Green is good.

  • Mouldy Squid

    As the article states, the human eye can detect green much easier than any other colour. In fact, it can “see” more shades of green than any other colour. It is not surprising that the green laser is easier to see than the red.

    I swapped in green fibre optic sights on my competition rifle and it made a huge difference in acquiring a sight picture.

    • Charles Darwin

      Probably a natural evolutionary function. Green probably flagged something that was readily edible to our hunter-gatherer fore bearers.

      • Mouldy Squid

        It is the product of evolutionary function, but no one seems to know why exactly it happened that way. What is known is that the colour receptors of the eye peak in sensitivity in the green part of the spectrum.

        • 6.5x55Swedish

          This probably goes a long way back to before Africa was getting brown, when we were more ape than human, possibly even before we were apes.

          I can only speculate but I can see two main reasons to our capability to see green.

          Firstly, if you live in a world where everything is green it is logical that your species will become better at detecting differences in these colors. It will aid you with your depth perception; when you are in the dark you see fewer nuances and have a harder time estimating differences in depth than when you are in a light
          rich environment where you have a lot of nuances.

          Secondly, the nuance of branches and leafs etc. is a good indicator of their age. Younger leafs and branches tend to be in the light green spectrum. The younger leafs and branches are more nutritious and easily consumed than older ones; by selecting the younger ones we could therefore maximize our efficiency at fulfilling our nutritional needs.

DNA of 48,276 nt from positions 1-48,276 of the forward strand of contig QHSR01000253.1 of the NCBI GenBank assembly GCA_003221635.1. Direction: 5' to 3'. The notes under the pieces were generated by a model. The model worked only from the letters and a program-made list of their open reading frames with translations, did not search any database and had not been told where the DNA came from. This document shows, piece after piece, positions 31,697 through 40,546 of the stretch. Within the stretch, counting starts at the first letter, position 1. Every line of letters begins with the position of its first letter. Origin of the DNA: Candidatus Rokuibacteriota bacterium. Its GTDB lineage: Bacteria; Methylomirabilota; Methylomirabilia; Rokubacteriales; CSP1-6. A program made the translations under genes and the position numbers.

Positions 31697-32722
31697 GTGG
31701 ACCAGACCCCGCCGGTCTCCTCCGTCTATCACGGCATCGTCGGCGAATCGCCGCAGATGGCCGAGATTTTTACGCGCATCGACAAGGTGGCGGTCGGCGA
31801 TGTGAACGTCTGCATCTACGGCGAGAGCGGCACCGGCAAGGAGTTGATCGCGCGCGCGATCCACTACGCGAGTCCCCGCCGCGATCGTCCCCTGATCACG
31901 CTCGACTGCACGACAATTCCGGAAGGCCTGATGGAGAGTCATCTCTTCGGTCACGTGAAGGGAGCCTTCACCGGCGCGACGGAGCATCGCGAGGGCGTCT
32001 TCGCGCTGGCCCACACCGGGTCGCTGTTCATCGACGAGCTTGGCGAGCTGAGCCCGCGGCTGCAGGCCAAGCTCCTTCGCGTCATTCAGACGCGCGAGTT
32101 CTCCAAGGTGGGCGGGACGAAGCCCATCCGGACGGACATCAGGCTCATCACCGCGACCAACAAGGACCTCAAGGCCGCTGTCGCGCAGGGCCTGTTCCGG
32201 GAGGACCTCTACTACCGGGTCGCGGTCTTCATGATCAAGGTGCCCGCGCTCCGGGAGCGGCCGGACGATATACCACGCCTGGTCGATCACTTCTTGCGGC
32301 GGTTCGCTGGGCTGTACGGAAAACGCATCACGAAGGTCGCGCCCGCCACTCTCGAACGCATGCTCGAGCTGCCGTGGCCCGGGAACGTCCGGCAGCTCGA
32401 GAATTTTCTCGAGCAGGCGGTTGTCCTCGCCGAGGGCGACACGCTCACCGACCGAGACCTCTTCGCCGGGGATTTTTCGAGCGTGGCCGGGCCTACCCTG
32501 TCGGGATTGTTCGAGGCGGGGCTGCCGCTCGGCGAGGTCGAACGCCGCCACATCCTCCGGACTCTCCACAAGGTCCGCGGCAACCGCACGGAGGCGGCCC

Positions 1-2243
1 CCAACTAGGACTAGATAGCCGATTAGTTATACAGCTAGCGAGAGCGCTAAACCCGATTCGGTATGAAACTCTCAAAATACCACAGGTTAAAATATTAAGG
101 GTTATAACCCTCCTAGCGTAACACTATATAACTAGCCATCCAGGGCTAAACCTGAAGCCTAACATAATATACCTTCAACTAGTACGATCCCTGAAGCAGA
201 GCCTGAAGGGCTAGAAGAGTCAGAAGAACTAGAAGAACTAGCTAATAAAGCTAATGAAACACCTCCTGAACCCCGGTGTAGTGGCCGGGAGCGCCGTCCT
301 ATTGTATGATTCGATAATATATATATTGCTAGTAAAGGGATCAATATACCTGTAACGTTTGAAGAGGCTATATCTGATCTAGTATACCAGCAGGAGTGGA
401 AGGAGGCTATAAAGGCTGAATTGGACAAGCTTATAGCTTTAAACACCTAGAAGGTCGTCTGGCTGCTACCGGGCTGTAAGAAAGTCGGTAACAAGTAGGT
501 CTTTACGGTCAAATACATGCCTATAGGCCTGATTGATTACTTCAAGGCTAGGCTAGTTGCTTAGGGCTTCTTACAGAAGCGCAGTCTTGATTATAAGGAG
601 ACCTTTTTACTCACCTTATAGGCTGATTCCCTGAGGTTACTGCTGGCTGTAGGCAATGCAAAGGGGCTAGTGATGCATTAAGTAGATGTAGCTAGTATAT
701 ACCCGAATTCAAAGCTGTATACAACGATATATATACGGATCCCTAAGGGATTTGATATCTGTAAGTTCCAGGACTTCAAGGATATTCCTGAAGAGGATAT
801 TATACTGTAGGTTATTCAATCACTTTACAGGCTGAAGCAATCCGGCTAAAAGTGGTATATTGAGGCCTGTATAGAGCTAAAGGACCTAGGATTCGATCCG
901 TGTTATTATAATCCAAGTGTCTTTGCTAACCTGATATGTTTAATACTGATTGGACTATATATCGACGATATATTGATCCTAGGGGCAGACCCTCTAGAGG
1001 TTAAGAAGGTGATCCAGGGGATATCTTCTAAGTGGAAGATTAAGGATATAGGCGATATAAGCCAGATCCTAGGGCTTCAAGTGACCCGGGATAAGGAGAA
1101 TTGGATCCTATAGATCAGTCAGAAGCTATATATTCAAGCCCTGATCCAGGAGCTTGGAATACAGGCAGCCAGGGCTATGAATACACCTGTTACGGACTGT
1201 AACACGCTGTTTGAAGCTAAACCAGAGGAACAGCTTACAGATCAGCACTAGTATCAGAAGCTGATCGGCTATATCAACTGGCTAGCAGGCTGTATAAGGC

• noguncontrol

        evolution is a hoax, a fairly tale.

        • ProjectThor

          If it smells like a troll…

  • noguncontrol

    Point shooting is still faster than lasers for cqb.

    • Dragonheart

      Point shooting is definitely the fastest, but it requires practice, lots and lots of practice. Most of those with carry permits get out their one box of cartridges they bought a couple of years ago and practice just before they have to re-qualify.

  • zag

    The peak radiation of the sun is at .55 microns, which is green, and the peak sensitivity of the human eye is the same. That is no happy accident whether you are a creationist or evolutionist, take your choice.

  • RaunchyDawg

    “Regardless of the color, the laser sight is the best sight enhancement option
    available for the carry handgun”

    Debatable, dictated by the shooter. Many would say a flashlight is better all around than a laser.

  • E Wolfe

    I have red Crimson Trace grips on my .45 and find them excellent in low light, easily on target at 75 feet. I also own an OpMod green laser bore sight–an excellent piece of equipment. But out the outdoor range, in daylight, I had a real problem seeing it at 50 yards, let alone 100, and it is a very strong beam. Perhaps it’s me, but I found I had to point away from the sunlight & at a black GI can nearby just to find the green dot bring a new scope into general alignment. The windage is spot on for a zero, but it provided no help, at that distance for proper elevation.

    Other than low-light conditions, I’d never rely on civilian strength laser sights for self protection. When time is critical, searching for that elusive spot, green or red, is not a good idea from my point of view.